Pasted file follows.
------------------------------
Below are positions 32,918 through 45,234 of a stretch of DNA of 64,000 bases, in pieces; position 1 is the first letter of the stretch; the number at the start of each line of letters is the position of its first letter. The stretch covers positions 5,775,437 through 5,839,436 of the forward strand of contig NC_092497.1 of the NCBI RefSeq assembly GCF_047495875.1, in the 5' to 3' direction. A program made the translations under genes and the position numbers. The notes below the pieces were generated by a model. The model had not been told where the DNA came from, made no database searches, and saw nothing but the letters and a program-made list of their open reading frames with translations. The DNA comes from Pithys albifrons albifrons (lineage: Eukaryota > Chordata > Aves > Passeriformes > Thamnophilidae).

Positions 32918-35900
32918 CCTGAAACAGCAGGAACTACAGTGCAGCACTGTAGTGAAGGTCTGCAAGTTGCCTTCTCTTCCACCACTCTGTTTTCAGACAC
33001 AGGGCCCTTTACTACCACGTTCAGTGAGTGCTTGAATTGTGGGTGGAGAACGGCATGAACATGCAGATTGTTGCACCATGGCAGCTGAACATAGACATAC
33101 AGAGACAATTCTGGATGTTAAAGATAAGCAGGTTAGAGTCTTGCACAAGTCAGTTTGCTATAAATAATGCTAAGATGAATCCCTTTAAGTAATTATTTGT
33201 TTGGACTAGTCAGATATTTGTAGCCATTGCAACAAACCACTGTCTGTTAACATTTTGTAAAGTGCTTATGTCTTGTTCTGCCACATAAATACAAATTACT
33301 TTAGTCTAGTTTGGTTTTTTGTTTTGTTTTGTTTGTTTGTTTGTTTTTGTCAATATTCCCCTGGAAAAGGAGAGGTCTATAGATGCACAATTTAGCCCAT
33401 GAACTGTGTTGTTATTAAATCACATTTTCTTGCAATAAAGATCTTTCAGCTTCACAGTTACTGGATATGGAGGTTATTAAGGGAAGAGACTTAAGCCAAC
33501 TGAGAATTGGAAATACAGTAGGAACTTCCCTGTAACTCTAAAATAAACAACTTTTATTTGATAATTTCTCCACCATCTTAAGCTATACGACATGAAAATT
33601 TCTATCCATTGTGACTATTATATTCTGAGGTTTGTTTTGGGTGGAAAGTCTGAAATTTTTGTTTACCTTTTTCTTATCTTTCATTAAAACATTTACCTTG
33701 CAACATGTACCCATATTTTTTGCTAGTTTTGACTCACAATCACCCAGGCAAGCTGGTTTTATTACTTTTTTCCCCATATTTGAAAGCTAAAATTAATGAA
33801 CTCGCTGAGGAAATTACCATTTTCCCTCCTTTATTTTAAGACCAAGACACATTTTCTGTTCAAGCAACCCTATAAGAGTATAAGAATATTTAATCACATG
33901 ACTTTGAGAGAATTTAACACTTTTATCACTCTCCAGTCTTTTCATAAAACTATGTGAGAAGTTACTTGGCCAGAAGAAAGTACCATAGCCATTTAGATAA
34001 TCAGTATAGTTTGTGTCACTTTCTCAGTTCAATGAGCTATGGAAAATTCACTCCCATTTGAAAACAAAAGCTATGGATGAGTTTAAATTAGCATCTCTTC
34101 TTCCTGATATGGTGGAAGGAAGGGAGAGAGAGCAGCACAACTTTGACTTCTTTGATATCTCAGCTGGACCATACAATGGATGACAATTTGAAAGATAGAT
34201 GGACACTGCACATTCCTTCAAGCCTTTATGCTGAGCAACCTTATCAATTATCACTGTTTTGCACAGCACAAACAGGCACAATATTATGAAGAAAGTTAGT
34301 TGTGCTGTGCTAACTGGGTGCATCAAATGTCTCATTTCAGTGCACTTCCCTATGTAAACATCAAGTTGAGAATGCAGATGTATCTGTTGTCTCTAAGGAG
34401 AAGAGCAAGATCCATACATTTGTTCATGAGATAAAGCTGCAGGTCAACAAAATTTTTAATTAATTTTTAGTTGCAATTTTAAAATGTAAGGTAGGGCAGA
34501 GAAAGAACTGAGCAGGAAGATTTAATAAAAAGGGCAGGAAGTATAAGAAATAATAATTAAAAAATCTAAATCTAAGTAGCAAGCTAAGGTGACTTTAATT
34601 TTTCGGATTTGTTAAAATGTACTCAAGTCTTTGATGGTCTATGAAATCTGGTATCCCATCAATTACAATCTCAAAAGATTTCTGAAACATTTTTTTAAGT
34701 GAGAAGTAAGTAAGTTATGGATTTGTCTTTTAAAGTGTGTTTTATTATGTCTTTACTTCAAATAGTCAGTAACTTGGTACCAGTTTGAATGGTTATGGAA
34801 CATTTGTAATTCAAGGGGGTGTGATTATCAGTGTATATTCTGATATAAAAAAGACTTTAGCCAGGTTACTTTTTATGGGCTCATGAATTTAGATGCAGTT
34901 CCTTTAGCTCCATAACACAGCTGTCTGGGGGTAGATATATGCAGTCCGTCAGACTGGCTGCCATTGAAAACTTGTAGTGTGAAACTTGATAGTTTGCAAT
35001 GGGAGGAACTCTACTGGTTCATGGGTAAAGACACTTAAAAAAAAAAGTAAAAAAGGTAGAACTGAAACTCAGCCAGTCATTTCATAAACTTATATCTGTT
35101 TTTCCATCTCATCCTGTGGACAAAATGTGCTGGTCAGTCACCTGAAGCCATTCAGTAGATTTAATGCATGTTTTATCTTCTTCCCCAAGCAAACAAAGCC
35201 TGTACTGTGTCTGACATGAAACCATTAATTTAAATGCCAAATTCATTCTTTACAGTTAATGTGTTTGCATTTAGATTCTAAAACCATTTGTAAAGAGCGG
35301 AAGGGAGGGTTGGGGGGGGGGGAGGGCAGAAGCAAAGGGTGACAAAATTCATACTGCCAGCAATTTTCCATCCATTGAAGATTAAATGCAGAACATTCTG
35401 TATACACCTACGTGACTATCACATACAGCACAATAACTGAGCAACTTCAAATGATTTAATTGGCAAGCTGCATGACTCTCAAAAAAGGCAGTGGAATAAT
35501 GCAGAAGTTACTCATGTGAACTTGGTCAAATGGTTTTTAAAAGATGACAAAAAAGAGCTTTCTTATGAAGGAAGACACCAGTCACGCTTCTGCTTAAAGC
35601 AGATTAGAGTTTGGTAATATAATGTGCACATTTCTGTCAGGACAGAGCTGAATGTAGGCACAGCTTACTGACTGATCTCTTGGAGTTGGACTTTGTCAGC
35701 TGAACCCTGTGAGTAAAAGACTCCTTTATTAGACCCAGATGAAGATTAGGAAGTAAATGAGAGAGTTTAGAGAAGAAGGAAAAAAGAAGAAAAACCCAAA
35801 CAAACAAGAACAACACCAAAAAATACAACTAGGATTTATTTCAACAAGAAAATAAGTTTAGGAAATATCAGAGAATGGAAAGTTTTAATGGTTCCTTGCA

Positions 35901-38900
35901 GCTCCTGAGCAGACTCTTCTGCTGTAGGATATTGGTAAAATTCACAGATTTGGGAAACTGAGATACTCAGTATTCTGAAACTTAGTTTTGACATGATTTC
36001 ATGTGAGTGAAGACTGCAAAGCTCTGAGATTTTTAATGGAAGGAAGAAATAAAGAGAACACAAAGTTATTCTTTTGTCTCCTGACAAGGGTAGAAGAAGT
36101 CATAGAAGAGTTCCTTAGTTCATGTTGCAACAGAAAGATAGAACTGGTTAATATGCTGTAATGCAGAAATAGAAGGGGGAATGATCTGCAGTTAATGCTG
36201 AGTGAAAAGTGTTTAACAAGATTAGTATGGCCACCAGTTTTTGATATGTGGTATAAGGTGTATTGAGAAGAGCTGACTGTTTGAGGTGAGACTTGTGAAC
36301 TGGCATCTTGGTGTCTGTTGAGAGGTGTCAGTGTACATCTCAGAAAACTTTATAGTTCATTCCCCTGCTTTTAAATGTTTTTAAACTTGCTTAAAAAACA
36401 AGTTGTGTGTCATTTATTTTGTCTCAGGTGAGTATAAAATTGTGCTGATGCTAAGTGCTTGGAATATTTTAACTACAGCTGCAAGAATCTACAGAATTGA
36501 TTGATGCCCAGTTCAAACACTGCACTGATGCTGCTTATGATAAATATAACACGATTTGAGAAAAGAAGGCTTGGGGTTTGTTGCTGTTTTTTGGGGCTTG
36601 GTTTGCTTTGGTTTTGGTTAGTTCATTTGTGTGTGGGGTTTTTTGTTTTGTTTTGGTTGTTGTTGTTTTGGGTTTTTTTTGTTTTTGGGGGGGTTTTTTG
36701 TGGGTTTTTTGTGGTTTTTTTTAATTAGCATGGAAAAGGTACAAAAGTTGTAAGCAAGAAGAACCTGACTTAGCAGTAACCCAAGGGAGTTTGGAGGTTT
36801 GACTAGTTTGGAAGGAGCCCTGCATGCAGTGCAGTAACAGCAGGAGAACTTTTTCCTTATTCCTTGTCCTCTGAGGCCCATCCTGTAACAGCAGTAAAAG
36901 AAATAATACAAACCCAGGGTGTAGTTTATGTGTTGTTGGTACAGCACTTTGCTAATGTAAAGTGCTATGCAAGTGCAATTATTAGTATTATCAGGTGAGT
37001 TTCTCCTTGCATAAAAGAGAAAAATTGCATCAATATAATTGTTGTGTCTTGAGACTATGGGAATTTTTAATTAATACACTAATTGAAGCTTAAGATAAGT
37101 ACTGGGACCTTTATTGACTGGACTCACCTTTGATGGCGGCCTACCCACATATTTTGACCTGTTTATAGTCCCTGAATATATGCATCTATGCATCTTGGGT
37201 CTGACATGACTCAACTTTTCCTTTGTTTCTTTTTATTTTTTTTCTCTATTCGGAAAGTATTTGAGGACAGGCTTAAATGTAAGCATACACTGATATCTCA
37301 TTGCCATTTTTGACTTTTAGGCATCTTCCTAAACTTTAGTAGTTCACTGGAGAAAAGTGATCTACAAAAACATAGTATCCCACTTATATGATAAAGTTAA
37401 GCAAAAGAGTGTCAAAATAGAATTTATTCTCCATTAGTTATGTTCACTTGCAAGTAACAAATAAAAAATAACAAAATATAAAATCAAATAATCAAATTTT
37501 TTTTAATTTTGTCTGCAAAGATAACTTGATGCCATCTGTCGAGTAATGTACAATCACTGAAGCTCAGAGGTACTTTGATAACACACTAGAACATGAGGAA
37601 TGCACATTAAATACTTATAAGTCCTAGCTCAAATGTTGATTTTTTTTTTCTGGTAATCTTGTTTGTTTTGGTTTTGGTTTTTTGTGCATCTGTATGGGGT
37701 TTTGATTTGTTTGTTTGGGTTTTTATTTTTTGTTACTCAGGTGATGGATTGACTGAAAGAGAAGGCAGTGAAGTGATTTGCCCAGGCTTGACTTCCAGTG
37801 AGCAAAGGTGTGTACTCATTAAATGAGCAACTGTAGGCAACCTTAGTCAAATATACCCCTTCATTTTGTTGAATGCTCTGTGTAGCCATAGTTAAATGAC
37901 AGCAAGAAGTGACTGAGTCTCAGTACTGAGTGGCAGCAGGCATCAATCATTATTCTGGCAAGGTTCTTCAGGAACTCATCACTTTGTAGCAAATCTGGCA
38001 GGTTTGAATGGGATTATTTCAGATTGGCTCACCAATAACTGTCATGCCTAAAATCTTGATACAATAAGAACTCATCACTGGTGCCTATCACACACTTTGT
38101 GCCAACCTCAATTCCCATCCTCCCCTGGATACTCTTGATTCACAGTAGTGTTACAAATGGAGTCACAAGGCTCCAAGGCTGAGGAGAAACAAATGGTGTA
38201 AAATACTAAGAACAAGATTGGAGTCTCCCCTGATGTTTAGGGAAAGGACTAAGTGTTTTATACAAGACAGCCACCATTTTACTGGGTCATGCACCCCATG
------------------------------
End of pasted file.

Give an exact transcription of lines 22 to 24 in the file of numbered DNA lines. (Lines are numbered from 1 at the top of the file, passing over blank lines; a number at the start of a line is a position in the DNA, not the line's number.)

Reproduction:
34801 CATTTGTAATTCAAGGGGGTGTGATTATCAGTGTATATTCTGATATAAAAAAGACTTTAGCCAGGTTACTTTTTATGGGCTCATGAATTTAGATGCAGTT
34901 CCTTTAGCTCCATAACACAGCTGTCTGGGGGTAGATATATGCAGTCCGTCAGACTGGCTGCCATTGAAAACTTGTAGTGTGAAACTTGATAGTTTGCAAT
35001 GGGAGGAACTCTACTGGTTCATGGGTAAAGACACTTAAAAAAAAAAGTAAAAAAGGTAGAACTGAAACTCAGCCAGTCATTTCATAAACTTATATCTGTT